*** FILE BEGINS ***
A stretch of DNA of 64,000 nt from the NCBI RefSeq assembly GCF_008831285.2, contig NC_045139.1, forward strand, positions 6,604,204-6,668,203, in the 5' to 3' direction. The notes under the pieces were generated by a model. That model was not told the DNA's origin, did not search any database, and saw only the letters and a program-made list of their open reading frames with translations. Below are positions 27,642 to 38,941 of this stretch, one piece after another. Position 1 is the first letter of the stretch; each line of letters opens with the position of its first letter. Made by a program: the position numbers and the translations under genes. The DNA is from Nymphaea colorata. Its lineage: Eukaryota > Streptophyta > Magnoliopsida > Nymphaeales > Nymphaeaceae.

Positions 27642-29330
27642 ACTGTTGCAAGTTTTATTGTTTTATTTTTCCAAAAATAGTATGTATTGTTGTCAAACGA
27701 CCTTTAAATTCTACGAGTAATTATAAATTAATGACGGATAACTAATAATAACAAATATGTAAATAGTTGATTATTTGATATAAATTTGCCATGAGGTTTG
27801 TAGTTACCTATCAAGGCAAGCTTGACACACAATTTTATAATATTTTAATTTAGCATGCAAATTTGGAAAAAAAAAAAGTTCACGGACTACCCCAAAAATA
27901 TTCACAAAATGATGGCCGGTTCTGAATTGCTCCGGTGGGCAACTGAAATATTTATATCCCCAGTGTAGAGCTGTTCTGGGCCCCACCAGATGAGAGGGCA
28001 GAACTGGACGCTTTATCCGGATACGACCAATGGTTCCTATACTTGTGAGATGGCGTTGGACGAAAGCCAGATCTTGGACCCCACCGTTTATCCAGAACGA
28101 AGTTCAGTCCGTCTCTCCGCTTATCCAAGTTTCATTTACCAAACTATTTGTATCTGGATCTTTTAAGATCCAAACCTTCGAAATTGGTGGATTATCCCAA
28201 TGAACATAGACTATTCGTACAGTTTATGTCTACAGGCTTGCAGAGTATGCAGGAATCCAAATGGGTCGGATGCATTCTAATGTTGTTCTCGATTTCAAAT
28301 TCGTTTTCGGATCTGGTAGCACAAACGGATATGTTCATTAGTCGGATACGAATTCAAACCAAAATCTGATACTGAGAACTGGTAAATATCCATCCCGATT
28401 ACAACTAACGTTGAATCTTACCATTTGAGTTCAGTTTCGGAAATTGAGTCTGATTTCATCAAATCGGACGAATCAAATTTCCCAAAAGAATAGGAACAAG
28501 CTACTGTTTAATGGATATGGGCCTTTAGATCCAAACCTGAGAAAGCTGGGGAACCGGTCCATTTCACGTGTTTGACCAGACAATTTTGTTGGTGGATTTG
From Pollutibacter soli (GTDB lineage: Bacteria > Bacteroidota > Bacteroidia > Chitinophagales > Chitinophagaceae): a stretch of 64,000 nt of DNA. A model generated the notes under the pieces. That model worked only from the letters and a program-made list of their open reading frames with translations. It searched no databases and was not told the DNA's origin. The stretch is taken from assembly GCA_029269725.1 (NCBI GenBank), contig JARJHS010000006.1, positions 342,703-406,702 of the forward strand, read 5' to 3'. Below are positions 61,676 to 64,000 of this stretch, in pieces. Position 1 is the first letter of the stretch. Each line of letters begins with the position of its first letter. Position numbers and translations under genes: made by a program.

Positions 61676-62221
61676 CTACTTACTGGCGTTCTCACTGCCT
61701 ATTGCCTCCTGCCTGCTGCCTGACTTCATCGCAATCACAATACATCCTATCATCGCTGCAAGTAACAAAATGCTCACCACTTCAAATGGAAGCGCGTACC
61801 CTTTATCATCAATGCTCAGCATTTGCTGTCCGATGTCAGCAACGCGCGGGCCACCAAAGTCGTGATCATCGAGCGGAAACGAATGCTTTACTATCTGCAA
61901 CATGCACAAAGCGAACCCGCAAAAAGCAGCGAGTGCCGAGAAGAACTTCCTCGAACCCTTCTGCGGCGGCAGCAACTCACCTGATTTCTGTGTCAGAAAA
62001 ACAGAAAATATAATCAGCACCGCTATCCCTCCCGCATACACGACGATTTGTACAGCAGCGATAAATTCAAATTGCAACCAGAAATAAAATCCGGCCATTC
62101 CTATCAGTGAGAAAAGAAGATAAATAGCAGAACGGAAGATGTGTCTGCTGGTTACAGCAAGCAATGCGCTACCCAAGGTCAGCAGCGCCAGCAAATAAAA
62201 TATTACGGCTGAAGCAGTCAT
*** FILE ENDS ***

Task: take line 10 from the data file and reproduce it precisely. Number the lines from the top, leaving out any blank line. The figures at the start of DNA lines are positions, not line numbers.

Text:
28301 TCGTTTTCGGATCTGGTAGCACAAACGGATATGTTCATTAGTCGGATACGAATTCAAACCAAAATCTGATACTGAGAACTGGTAAATATCCATCCCGATT